Rick Valdes said he and his ex-wife, Chris’ mom, want other families to be aware of the symptoms of meningitis, even if it saves one life. “Right now I’m going through a lot of mourning. A little part in the back of my mind is angry,” he said. “I feel they were negligent,” he said.
Classes resumed Monday at Coral Reef, the Southwest Miami-Dade magnet school where Chris Valdes was among the 3,200 students. Many students wore black in his memory and gathered in the courtyard for a lunch time memorial. They held hands in a circle around a statue of the school’s barracuda mascot.
On Sunday, health officials held an open house for parents and students. Monday morning, the health department’s top administrator gave a prevention message — wash your hands, and don’t share drinks — over the public-address system.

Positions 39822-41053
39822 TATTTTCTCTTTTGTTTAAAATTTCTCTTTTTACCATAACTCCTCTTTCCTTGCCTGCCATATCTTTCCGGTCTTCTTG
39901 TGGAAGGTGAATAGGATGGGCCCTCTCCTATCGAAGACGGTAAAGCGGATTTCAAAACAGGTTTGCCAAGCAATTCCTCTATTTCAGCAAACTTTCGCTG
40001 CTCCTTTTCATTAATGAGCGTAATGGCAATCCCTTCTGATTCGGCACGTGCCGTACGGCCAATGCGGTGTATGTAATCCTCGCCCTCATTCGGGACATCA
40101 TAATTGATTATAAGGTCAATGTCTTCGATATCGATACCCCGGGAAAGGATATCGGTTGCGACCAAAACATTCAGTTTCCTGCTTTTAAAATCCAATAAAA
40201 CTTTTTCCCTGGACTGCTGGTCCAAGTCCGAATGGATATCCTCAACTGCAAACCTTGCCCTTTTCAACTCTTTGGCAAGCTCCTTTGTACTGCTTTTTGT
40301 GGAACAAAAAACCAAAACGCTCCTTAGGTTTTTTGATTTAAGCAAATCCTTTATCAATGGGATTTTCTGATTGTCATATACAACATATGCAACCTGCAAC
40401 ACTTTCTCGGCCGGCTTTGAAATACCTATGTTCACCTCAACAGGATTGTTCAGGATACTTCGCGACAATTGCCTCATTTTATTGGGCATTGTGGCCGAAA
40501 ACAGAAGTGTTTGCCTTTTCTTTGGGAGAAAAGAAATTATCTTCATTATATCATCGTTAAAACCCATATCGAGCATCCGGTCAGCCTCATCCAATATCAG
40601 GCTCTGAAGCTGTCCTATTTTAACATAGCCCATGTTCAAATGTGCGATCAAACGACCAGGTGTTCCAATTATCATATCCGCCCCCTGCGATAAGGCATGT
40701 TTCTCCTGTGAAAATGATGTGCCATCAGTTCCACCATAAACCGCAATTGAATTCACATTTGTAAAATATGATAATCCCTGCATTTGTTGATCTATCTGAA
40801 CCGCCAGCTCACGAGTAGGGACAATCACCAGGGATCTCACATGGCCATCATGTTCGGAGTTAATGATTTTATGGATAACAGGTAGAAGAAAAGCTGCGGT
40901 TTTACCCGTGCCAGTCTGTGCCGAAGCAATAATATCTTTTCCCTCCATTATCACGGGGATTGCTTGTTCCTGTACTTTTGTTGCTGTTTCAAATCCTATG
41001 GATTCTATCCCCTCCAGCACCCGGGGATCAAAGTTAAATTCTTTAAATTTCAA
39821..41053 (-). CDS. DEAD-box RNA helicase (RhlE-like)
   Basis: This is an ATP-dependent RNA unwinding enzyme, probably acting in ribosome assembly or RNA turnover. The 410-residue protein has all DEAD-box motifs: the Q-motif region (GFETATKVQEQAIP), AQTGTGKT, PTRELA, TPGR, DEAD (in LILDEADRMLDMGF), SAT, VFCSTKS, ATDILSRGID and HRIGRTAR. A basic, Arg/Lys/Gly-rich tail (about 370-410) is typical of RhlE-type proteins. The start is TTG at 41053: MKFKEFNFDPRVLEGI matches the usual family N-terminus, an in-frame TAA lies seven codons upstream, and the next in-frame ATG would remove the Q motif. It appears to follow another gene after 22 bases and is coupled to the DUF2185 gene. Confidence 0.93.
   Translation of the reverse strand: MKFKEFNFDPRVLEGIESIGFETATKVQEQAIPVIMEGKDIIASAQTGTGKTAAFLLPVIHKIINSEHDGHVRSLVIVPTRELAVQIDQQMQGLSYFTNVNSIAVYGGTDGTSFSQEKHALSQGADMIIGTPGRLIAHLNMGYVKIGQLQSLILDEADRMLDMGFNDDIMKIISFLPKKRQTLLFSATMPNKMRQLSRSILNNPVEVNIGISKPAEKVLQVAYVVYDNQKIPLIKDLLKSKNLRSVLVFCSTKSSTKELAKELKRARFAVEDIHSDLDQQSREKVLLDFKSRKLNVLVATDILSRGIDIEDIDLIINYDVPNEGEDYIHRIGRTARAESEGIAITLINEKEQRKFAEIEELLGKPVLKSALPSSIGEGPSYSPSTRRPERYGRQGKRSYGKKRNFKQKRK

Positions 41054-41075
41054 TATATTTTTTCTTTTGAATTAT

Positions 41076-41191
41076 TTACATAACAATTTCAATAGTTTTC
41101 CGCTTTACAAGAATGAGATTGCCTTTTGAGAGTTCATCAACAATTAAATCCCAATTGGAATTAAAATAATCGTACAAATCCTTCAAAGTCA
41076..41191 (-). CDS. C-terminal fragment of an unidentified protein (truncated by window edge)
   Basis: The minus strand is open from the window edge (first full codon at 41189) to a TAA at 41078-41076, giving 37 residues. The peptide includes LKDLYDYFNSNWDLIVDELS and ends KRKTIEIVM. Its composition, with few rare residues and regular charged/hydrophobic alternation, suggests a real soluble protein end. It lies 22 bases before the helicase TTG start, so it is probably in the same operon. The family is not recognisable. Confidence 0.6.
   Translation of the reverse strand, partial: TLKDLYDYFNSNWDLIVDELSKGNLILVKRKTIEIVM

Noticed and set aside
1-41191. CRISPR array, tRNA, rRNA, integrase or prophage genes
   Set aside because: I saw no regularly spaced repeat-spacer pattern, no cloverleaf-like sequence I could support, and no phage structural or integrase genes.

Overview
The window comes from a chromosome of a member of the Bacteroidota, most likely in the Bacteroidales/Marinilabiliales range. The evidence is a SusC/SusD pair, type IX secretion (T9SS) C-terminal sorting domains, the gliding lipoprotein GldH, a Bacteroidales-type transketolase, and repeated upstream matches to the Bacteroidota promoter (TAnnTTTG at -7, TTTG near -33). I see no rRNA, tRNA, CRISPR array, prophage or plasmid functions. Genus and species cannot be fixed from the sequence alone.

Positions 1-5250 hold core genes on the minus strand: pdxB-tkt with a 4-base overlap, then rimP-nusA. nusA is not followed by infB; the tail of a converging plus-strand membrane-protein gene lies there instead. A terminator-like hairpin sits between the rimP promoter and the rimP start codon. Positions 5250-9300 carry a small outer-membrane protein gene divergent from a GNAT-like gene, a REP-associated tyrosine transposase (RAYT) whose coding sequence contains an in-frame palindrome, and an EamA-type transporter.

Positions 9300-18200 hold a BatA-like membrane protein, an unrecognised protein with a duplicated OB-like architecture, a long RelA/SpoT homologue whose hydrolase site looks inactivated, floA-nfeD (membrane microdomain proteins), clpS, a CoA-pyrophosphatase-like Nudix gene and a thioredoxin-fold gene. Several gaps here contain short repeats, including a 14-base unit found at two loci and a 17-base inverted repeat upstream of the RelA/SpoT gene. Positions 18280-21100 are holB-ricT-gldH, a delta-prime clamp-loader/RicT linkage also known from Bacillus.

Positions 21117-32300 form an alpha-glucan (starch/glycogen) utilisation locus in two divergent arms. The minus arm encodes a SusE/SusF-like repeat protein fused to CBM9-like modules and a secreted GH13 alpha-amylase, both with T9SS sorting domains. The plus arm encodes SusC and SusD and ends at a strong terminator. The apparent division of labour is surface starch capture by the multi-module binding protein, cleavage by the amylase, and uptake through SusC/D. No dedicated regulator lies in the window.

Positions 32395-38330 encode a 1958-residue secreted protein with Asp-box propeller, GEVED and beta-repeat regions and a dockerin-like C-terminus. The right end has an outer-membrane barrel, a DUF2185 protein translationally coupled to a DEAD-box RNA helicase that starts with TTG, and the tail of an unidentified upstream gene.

While many people who are exposed to the meningococcal germ do not get sick, some show symptoms, which can include fever, headache, vomiting, stiff neck and a rash.
Rivera said many people who had contact with the student have received preventative treatment from private doctors and at local hospitals.
Valdes was known as an athlete and a gifted student. He worked part time at a Winn-Dixie and wanted to become an attorney, his dad said. He was a die-hard fan of the University of Miami and loved the Miami Dolphins.
“He always wanted the underdog to win,” said Jovanna Esdaile, a friend and classmate. “He was funny. He was quiet, but once you got to know him, his personality shined through.”
Said his father: “His only fault was he was too good. I think that’s why they took him away.”
The family is planning a private funeral service.